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How Kenya can spur ride-hailing industry’s growth – Business Daily

Ride-hailing as an industry has revolutionised how we move around our cities, introducing reliability, safety and convenience for consumers; and for drivers, an earning opportunity in which they can set the pace of their work and essentially be their own boss.
However, only a fraction of Kenyans use ride-hailing on a daily basis, an indication of the massive potential that yet remains to be realised.
The Ministry of Transport, Infrastructure, Housing, Urban Development and Public Works gazetted regulations for the ride-hailing industry. This is a commendable step aimed at introducing frameworks to position the ride-hailing marketplace for growth including the drivers who earn an income from it.
While there are benefits to progressive regulations, it’s worth taking a step back to review the broader impacts of the regulations, particularly the 18 percent commission cap.
According to a study by KPMG, the three main challenges with a commission cap are the potential dissuasion of foreign investment in the sector, an increase in trip fares thereby affecting rider demand and lower market profitability, which would affect the entry of new players into the industry.
As our country navigates the path to economic growth, it is imperative that we create opportunities for investment and the rebuilding of critical sectors and industries.
Progressive regulations could emanate in tens of thousands of new business opportunities being created to meet the ever-increasing public demand for safe, efficient and low-cost mobility options across Kenya.
To enable industry growth, a conducive and competitive environment for business is critical. In a healthy marketplace, drivers and riders would be free to choose the app best suited to their evolving needs.
In this scenario, drivers have earnings to take home after tending to their operating and financial expenses; riders find trips affordable to enable them to use the service repeatedly, and platforms are able to make a profit after catering to their operating costs.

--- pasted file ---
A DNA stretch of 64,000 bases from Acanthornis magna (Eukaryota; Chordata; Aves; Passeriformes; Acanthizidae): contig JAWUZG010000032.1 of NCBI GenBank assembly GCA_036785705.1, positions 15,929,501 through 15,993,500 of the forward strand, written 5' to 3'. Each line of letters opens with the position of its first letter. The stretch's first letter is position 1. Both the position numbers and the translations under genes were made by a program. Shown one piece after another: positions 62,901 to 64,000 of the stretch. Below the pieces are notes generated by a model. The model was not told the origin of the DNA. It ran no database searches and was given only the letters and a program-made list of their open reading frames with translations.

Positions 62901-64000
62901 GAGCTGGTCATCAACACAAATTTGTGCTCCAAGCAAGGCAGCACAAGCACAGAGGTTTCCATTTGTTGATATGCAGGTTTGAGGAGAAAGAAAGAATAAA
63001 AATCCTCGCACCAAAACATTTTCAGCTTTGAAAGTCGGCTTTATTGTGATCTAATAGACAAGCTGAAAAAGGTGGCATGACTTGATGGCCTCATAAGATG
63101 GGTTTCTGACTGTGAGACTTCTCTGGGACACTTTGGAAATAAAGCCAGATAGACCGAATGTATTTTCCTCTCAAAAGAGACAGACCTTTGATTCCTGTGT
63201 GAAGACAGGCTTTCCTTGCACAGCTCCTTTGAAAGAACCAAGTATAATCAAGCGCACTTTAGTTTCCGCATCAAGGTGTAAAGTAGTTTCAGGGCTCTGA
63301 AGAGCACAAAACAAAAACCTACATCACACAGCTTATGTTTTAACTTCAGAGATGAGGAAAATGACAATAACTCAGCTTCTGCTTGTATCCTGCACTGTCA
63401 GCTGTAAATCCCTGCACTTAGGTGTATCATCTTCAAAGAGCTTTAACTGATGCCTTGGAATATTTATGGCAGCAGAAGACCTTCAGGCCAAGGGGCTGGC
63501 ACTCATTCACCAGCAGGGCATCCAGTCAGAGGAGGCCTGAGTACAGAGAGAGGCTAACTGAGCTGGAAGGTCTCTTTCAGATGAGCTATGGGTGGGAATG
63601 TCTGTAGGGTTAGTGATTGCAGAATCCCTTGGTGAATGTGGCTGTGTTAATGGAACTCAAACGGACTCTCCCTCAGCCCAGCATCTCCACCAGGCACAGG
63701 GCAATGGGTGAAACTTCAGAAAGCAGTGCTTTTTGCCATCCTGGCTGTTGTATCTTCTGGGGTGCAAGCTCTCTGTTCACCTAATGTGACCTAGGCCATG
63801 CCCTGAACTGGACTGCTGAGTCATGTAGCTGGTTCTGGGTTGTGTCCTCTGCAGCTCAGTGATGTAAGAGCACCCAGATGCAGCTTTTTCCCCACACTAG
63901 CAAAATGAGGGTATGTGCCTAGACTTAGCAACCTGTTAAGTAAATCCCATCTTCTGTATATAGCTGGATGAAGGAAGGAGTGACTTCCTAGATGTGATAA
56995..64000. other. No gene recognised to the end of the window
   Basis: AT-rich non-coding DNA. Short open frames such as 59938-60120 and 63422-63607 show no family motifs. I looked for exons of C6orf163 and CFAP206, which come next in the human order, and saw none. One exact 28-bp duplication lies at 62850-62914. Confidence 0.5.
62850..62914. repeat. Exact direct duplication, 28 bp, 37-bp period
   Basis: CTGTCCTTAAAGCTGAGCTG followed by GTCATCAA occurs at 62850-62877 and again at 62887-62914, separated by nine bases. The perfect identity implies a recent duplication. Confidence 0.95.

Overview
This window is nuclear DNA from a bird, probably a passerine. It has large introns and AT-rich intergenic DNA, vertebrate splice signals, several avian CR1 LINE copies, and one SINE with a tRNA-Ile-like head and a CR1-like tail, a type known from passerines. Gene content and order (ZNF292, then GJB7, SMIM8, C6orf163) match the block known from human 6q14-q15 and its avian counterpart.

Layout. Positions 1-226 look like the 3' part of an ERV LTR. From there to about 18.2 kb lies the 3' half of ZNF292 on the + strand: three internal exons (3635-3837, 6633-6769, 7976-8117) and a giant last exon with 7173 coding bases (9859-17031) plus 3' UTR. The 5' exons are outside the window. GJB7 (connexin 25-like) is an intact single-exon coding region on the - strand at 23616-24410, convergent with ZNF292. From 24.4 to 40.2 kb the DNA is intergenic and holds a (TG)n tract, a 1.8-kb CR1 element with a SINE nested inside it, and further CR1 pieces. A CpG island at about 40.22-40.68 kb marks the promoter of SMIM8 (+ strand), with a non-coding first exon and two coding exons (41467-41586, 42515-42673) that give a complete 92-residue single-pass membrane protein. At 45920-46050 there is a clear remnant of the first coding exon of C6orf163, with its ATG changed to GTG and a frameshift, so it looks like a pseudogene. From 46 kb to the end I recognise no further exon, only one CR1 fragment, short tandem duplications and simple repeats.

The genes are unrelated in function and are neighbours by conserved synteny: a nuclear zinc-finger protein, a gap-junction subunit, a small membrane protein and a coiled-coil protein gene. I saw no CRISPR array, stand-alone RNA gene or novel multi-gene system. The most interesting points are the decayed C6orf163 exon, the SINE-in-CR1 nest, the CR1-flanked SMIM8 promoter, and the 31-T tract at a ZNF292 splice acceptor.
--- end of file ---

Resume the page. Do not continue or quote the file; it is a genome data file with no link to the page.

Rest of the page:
A collaborative approach is important in substantively addressing the needs of platform workers, particularly by exploring the challenges in their immediate operating environment. What are the costs that they are faced with and how can the public and private sectors step in to provide relief?
Providing a platform where drivers can make substantial earnings has always been a priority for Uber, which regularly conducts in-depth reviews to ensure that the platform remains a viable economic opportunity for drivers, as well as an affordable option for riders.
In March and June of this year, Uber implemented increases on fares for trips, having looked into market pressures closely and gathering feedback from drivers and riders.
The current regulations stipulate the maintenance of certain records and their submission to the authorities upon their request. These include the name and relevant identification details of passengers such as date, time and location of pick-up and drop-off relating to the ride-hailing operator.
A successful private sector depends on a data governance framework that encourages innovation and better decision-making. As a country, we are already taking strides in the right direction with the recently introduced Kenya Data Protection regulations.
As we build other industries, it’s important to ensure that we maintain a data governance framework that guides the development of industry-enhancing policies.
The writer is head of East Africa, Uber



Joseph Muongi

Financial.co.ke was founded by Mr. Joseph Muongi Kamau. He holds a Master of Science in Finance, Bachelors of Science in Actuarial Science and a Certificate of proficiencty in insurance. He's also the lead financial consultant.